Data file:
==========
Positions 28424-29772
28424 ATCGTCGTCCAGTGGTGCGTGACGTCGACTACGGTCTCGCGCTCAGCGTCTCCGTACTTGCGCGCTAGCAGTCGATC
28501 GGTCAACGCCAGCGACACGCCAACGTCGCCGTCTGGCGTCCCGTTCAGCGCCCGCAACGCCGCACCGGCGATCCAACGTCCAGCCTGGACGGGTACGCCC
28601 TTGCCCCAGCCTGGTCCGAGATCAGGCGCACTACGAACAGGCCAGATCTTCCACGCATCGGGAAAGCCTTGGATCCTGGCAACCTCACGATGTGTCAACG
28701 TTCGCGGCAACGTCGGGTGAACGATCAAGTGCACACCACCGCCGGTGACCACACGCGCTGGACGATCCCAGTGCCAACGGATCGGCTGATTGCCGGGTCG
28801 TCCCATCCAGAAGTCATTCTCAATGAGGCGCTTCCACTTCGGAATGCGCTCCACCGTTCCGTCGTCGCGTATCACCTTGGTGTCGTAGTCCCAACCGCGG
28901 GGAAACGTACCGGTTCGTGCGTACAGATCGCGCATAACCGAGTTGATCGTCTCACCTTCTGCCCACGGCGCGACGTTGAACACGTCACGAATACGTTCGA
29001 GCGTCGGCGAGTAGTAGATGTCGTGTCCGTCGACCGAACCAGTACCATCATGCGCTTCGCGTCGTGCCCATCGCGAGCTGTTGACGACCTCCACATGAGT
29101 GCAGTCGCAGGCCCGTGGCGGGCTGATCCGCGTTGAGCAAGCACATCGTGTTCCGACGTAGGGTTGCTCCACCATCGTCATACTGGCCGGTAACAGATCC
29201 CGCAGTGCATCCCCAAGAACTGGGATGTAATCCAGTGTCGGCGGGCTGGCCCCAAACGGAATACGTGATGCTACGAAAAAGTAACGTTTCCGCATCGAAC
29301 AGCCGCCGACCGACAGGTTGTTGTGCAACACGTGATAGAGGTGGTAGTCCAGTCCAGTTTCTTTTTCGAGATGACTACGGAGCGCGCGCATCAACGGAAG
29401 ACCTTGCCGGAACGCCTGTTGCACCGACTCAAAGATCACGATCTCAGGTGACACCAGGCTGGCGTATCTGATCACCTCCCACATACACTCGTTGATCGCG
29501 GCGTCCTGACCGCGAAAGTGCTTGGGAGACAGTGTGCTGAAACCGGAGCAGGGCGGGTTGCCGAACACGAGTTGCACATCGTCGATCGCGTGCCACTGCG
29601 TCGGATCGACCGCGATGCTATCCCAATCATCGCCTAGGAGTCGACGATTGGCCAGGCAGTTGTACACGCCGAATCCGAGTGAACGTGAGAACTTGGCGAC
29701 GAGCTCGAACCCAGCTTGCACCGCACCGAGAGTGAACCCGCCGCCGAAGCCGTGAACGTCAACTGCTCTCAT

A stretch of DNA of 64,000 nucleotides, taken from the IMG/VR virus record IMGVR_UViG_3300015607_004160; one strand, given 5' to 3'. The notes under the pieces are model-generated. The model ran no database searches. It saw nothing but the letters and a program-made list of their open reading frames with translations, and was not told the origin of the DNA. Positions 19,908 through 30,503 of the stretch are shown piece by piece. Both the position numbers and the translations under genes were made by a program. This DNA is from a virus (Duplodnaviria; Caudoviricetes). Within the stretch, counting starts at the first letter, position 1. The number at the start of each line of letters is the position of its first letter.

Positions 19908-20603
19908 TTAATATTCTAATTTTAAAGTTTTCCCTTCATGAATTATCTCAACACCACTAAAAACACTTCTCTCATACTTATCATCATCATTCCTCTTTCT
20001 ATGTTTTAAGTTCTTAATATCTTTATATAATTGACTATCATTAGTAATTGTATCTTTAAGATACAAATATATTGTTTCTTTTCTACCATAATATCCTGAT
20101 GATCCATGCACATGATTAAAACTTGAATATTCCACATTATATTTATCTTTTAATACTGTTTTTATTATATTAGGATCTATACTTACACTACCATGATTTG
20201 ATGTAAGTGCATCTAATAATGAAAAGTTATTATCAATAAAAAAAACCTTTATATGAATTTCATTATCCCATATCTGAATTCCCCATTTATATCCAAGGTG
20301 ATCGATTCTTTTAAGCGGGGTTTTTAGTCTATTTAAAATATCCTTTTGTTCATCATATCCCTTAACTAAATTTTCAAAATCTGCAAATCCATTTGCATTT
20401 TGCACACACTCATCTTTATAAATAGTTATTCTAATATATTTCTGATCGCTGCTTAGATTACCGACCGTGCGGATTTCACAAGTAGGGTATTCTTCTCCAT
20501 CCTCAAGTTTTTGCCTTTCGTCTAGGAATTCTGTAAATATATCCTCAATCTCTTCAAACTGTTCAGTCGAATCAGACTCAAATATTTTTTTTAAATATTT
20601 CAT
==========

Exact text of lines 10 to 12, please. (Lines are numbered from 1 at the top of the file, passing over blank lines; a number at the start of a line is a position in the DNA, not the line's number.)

29201 CGCAGTGCATCCCCAAGAACTGGGATGTAATCCAGTGTCGGCGGGCTGGCCCCAAACGGAATACGTGATGCTACGAAAAAGTAACGTTTCCGCATCGAAC
29301 AGCCGCCGACCGACAGGTTGTTGTGCAACACGTGATAGAGGTGGTAGTCCAGTCCAGTTTCTTTTTCGAGATGACTACGGAGCGCGCGCATCAACGGAAG
29401 ACCTTGCCGGAACGCCTGTTGCACCGACTCAAAGATCACGATCTCAGGTGACACCAGGCTGGCGTATCTGATCACCTCCCACATACACTCGTTGATCGCG